Mar 30, 2008

Lolita


Adrian Lyne’s adaptation of Lolita is more “revealing” than Kubrick’s film. Don’t expect to see much from Lolita (though she bares some skin). Super pervert Clare Quily exposes his horrible floppy cock in an unflattering drunken stupor (while attempting to escape execution). Lyne’s version of the novel stays truer to it’s source material than Kubrick’s ultra tame 1962 version. I felt that Lyne’s version was more of an anti-Kubrick film. I respect screenwriter Steven Schiff and director Adrian Lyne’s attempt at being original.

Jeremy Irons pulls off an Anglo pedophile in a completely natural manner. Iron’s effeminate nature has always worked to his advantage when playing sexual deviants (I.e. David Cronenberg’s Dead Ringers). His role as Humbert Humbert in Lolita is “fitting” to say the least. I found disgust in his ability to masquerade as a man of high manners while concealing the soul of a conspiratorial coward. Young Lolita (played by the talented Dominique Swain) sees through Humbert as clearly as Humbert would like to see through her dress.


Unlike Kubrick’s version of Lolita, the character of Clare Quily has a much more minor role. Lyne’s version of the film primarily focuses on Humbert Humbert and the pathetic infatuated state that guides his life into hopelessness. Stanley Kubrick seemed more focused on Clare Quily because he no doubt wanted to give Peter Sellers more screen time. Chameleon Sellers would have never accepted such a minor role (when comparing to the novel and remake).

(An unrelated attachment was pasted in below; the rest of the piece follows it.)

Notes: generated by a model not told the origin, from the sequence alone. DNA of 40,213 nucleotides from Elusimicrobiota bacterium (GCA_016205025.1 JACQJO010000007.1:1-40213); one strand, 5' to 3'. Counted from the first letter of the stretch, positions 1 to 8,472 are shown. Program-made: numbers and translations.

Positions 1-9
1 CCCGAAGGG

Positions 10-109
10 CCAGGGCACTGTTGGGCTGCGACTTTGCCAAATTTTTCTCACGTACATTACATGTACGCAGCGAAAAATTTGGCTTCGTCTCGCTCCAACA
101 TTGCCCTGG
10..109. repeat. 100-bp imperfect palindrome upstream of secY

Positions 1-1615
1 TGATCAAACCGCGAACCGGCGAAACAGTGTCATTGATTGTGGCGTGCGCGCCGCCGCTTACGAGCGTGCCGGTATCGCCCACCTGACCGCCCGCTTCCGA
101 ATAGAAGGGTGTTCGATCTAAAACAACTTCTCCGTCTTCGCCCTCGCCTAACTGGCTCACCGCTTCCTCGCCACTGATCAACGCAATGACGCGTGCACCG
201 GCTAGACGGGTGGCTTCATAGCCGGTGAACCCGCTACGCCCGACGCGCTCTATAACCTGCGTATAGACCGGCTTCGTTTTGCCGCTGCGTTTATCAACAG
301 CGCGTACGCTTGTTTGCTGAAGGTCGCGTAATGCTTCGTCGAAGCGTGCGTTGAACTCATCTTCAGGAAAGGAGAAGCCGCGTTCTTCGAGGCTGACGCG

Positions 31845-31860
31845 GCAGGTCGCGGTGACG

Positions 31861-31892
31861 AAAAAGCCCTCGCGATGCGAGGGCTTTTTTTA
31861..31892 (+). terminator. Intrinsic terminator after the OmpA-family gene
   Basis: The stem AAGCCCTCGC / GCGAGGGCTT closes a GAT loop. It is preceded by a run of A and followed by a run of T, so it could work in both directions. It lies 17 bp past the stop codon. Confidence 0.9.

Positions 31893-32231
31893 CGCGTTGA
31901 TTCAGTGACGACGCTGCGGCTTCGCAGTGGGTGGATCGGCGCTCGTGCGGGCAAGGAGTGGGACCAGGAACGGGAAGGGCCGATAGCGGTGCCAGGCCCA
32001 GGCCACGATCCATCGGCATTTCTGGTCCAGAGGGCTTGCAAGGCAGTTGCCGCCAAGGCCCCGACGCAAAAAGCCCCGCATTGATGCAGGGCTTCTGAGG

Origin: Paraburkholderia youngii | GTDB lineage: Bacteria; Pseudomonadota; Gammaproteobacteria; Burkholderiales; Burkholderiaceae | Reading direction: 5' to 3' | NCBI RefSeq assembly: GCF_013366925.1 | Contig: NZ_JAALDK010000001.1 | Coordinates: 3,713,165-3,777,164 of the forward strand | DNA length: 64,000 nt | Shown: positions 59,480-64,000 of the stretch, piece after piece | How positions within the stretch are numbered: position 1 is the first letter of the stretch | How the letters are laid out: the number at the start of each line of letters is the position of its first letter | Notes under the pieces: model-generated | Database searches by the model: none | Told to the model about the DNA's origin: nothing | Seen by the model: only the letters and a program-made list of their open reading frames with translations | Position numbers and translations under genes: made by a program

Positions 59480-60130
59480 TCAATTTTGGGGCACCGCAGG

Lyne’s version of Lolita is a worthy update of the novel. I found more intensity in his version than Kubrick’s version (and I generally believe less is more). Adrian Lyne has proven that he has the ability to make the most odd of situations erotic (I.e. Jacob’s Ladder). Although I still enjoy Kubrick’s version, it is somewhat dated and lagging. I am a product of the degenerate age. Lyne’s Lolita is worthy of being considered one of the best contemporary erotic films.


-Ty E

3 comments:

Phantom of Pulp said...

The Morricone score is also incredible. One of his very best, along with "The Unknown Woman".

I know you guys would enjoy that.

peregrine fforbes-hamilton said...

in certain ways i thought this was one of the best films of the 90`s (although it still wasn`t truthful or graphic enough, because of the lies, hypocrisy, censorship, and sexual repression that is still plagueing our society), however, its interesting to realise that when the next version is made in 2032 we will obviously get to see the 10 year old girl being buggered in graphic close-up, perhaps for the entire running time of the film, (and this remember in what will be a mainstream hollywood movie) only then will a version have finally been made that is completely true to the novel, and perhaps more importantly true to the lust and sexual violence that governs the minds of all men. Perhaps the release of that film will also be a sign that "the time of sexual repression" really is over once and for all.

tarquin fortiscue hetherington (esquire, as it were) formerley of her majestys grenadier guards said...

jeremy irons is a pile of dog-shit simply because he is british, although i did of course greatly admire the sexual orientation of his character in this movie, but in real life he is still a load of old rubbish because of his accursed nationality, BLOODY BRITISH SCUM.